4. Every 2 points of strength the Hero picks up effectively adds one wound to every strike he lands on the peasant, and subtracts one wound from every strike from the peasant. Linearly.

-Frank
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Neeek
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PostPosted: Wed Apr 06, 2005 6:32 am    Post subject: Re: Principles of Hit Points Reply with quote Add User to Ignore List

FrankTrollman wrote:
They have a strength of about 2, so they roll a d20 and on a bad roll they take


That seems too low(taking account the house cat assassin team thing), or do you allow negative strength values?
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FrankTrollman
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PostPosted: Wed Apr 06, 2005 6:39 am    Post subject: Re: Principles of Hit Points Reply with quote Add User to Ignore List

I don't see any possibility of not having negative strength values. Otherwise you'd have to give PCs strengths in the 60s just to account for the fact that termites get a 1. In this system there is nothing special about zero strength, it's just the handy baseline for a minimal human.

-Frank
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Neeek
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PostPosted: Wed Apr 06, 2005 7:21 am    Post subject: Re: Principles of Hit Points Reply with quote Add User to Ignore List

FrankTrollman wrote:
I don't see any possibility of not having negative strength values. Otherwise you'd have to give PCs strengths in the 60s just to account for the fact that termites get a 1. In this system there is nothing special about zero strength, it's just the handy baseline for a minimal human.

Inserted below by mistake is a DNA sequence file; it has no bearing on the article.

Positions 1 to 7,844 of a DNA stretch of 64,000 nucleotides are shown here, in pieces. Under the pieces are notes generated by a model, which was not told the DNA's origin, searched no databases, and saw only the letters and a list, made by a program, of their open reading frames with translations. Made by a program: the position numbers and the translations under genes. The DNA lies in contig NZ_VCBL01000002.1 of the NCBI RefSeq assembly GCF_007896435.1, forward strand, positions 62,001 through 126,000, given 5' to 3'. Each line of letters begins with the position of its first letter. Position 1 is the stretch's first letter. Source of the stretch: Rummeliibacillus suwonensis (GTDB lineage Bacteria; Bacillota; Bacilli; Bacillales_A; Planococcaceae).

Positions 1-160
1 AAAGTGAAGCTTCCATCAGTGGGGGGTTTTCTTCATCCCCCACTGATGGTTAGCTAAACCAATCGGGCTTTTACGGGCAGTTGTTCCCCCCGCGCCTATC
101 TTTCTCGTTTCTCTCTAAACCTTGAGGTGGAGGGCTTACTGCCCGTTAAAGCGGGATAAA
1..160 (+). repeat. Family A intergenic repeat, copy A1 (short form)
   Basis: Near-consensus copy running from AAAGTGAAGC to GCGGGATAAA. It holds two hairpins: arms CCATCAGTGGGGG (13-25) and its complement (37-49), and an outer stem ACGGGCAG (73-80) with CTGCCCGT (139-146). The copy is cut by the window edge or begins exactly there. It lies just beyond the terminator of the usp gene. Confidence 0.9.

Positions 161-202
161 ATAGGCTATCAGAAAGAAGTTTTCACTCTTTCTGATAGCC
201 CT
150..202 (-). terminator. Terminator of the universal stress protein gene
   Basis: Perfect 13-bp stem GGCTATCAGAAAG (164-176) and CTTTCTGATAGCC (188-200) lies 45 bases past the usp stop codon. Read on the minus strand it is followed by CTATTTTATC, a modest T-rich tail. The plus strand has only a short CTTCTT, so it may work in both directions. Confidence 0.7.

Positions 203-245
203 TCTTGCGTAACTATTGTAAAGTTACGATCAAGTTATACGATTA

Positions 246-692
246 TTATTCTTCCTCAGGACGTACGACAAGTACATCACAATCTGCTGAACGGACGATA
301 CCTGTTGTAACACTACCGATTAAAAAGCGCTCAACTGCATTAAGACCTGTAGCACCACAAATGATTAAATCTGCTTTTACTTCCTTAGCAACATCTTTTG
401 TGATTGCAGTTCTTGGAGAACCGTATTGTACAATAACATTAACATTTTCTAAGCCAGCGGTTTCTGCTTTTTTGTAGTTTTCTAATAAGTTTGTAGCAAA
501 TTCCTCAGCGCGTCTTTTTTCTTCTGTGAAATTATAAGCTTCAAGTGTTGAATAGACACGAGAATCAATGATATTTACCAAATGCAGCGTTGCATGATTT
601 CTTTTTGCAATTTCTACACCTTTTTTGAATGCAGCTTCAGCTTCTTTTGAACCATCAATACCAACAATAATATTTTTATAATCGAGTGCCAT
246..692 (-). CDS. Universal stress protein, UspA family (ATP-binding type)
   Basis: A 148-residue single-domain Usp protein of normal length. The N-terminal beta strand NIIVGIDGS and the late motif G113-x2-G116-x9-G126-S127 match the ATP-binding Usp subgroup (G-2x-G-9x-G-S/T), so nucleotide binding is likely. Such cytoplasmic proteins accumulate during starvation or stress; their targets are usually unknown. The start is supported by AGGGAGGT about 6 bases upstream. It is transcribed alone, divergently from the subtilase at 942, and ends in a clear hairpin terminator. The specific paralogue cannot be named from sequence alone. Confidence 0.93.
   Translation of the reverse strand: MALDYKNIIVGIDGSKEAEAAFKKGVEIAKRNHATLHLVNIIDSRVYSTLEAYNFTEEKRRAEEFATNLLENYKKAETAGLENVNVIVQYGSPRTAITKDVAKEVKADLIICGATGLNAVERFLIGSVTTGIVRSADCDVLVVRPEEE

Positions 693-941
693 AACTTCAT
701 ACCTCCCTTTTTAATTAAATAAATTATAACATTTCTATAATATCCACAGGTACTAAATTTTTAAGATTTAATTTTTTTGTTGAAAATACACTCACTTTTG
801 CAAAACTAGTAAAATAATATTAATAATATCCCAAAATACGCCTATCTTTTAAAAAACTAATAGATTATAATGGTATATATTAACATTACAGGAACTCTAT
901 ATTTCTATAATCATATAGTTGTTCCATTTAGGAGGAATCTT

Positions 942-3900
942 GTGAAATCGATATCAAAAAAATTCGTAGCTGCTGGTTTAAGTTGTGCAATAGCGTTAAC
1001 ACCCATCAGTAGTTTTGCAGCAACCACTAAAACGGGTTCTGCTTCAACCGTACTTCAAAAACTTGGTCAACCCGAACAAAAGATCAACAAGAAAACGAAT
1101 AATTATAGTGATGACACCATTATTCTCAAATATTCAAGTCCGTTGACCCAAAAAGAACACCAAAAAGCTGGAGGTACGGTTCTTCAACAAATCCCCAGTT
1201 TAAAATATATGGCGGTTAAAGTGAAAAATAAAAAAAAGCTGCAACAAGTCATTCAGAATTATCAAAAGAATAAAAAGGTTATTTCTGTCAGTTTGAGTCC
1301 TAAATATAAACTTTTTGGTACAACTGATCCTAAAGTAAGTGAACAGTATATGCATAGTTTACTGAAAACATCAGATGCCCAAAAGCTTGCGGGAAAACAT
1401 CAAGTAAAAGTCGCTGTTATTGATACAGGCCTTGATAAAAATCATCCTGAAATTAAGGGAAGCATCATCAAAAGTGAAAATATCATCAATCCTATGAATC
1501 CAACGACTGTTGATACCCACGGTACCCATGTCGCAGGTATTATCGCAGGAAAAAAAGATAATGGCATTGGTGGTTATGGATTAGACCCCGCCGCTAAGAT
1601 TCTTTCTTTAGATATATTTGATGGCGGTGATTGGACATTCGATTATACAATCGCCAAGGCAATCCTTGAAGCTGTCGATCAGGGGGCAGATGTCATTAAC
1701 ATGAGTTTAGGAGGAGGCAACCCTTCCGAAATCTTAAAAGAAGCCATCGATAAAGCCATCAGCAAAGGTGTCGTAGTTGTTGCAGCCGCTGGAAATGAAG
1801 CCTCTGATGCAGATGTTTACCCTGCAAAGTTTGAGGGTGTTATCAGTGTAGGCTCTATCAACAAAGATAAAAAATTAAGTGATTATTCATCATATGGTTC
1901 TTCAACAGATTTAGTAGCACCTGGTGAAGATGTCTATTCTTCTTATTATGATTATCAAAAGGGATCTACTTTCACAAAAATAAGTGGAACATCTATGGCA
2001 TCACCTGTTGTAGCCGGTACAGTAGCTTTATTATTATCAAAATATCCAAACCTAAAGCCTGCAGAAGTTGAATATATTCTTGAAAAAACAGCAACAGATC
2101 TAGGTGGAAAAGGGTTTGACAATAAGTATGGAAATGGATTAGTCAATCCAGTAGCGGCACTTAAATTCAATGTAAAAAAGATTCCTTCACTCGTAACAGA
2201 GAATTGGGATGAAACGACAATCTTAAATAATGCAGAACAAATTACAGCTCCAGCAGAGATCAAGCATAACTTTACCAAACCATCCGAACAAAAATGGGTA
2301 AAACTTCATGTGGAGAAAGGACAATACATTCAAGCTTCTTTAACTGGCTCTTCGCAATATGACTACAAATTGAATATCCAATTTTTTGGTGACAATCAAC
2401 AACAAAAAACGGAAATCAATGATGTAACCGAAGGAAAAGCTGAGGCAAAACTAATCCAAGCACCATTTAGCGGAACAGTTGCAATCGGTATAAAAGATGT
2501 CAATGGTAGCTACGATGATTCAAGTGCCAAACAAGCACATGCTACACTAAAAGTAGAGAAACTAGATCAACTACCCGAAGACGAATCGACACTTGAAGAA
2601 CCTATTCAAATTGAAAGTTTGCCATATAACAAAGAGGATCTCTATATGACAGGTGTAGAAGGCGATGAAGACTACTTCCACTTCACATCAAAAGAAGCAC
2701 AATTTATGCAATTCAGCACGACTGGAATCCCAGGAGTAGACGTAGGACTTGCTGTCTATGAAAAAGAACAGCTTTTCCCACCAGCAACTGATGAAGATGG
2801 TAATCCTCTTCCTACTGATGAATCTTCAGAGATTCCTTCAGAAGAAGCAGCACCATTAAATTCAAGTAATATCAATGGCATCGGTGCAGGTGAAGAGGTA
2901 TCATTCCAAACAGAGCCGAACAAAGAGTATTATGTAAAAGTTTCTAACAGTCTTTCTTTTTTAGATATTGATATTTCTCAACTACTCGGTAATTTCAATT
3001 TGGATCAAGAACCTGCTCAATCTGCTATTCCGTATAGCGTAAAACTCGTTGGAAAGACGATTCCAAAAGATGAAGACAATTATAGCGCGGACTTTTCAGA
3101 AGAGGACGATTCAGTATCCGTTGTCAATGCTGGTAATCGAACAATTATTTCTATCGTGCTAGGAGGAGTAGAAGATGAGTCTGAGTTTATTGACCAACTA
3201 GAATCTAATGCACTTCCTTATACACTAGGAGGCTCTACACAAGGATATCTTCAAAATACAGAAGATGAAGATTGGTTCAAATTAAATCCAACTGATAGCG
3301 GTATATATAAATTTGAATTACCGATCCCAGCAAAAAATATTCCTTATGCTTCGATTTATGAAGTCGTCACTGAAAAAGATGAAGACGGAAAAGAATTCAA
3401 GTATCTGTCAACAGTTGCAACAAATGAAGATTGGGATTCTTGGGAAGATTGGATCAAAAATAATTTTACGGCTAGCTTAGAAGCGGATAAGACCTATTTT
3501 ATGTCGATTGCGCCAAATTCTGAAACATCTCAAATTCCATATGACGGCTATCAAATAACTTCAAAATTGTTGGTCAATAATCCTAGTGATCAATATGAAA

Okay then. I just thought you had said awhile back about having no penalties to stats. Though, in retrospect, I think you were refering to the D20 stat system.
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MrWaeseL
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PostPosted: Wed Apr 06, 2005 11:37 am    Post subject: Re: Principles of Hit Points Reply with quote Add User to Ignore List

FrankTrollman wrote:
I don't see any possibility of not having negative strength values. Otherwise you'd have to give PCs strengths in the 60s just to account for the fact that termites get a 1. In this system there is nothing special about zero strength, it's just the handy baseline for a minimal human.

-Frank


If you do that, when does someone die/become incapacitated from strength drain?
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Murtak
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PostPosted: Wed Apr 06, 2005 3:15 pm    Post subject: Re: Principles of Hit Points Reply with quote Add User to Ignore List

MrWaeseL wrote:
FrankTrollman wrote:
I don't see any possibility of not having negative strength values. Otherwise you'd have to give PCs strengths in the 60s just to account for the fact that termites get a 1. In this system there is nothing special about zero strength, it's just the handy baseline for a minimal human.

-Frank


If you do that, when does someone die/become incapacitated from strength drain?

Either
- never
or
- after an arbitrary amount of strength drain

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FrankTrollman
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PostPosted: Wed Apr 06, 2005 4:04 pm    Post subject: Re: Principles of Hit Points Reply with quote Add User to Ignore List